At a town hall meeting here five days before the Iowa caucuses, a voter asked the Democratic presidential candidate if she would be open to nominating Obama, a former constitutional law professor and president of the Harvard Law Review, to the nation's highest court. Clinton laughed and marveled that no one had ever asked that question. "That's a great idea," she said, noting that the next president may be able to appoint as many as four justices. "I would certainly take that under advisement. I mean, he is brilliant and he can set forth an argument."
Next year, on the day the next president is inaugurated, three Supreme Court justices will be over the age of 80. It creates a rare and powerful opportunity for President Obama's successor to shape the course of the court for a generation.
But what if Obama himself were considered for one of those likely vacancies? MSNBC's Alex Seitz-Wald reported yesterday that Hillary Clinton was asked about the possibility at an event in Iowa, and she seemed to like the idea.
The Democratic candidate acknowledged that the Senate confirmation hearings might be a little tricky, which seems like a perfectly fair point.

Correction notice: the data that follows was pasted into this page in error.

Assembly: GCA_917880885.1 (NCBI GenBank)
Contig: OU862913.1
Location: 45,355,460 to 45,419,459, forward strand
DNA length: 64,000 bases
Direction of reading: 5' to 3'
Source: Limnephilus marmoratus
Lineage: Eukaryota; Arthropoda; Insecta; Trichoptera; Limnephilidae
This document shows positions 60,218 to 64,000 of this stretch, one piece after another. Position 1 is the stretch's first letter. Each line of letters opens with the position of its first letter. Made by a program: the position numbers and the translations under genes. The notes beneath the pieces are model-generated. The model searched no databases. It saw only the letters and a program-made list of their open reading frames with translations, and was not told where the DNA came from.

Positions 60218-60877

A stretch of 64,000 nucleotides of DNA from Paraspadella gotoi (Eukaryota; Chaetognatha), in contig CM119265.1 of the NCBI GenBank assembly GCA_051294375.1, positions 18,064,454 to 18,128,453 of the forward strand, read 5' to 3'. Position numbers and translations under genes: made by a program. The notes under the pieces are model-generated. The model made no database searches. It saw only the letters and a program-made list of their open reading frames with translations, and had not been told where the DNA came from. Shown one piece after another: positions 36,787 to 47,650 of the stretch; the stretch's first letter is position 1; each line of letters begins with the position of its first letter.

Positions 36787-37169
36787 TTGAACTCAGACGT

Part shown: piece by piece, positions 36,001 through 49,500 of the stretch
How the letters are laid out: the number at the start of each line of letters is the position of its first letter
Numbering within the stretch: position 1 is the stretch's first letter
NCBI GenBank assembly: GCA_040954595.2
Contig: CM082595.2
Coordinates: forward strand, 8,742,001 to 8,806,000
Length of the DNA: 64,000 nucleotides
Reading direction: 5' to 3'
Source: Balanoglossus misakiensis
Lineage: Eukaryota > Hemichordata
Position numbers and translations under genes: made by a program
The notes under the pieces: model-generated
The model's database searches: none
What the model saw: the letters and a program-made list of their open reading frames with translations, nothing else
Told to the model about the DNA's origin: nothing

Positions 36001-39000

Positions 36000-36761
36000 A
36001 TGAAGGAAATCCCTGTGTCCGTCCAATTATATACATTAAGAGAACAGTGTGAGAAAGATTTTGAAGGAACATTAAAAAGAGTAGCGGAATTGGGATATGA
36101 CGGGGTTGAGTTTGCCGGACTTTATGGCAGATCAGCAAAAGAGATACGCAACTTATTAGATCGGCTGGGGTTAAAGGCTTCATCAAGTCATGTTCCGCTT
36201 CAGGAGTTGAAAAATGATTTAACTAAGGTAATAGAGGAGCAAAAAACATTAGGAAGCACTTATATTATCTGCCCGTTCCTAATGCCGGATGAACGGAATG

Chances are, Clinton, if elected, wouldn't pick this particular fight with Senate Republicans, who make little effort to contain their contempt for President Obama, so this is more a fun thought experiment than an analysis of a likely event.
But just for kicks, let's ask three pertinent questions.
First, has anything like this ever happen before? As Seitz-Wald's piece noted, yes. William Howard Taft, who served one term in the White House in the early 20th century, was named the Supreme Court's chief justice eight years after leaving office. In other words, Justice Obama wouldn't be completely unprecedented.
Second, would the president even want such a gig? Chances are, no. Asked about this scenario in a 2014 interview with The New Yorker, Obama said, "I think being a Justice is a little bit too monastic for me. Particularly after having spent six years and what will be eight years in this bubble, I think I need to get outside a little bit more."
And third, from a progressive perspective, would this even be a good idea? I'd argue against it for one simple reason: Barack Obama, by the time he leaves office, will be a 55-year-old former smoker. Not to put too fine a point on this, but there's simply no way Hillary Clinton could consider someone like the president for the Supreme Court.
The goal should be to find the youngest, healthiest possible center-left jurist, preferably someone with parents who lived to be 110.
For a former president, Obama will be quite young. For a prospective high court justice, Obama will be over the hill.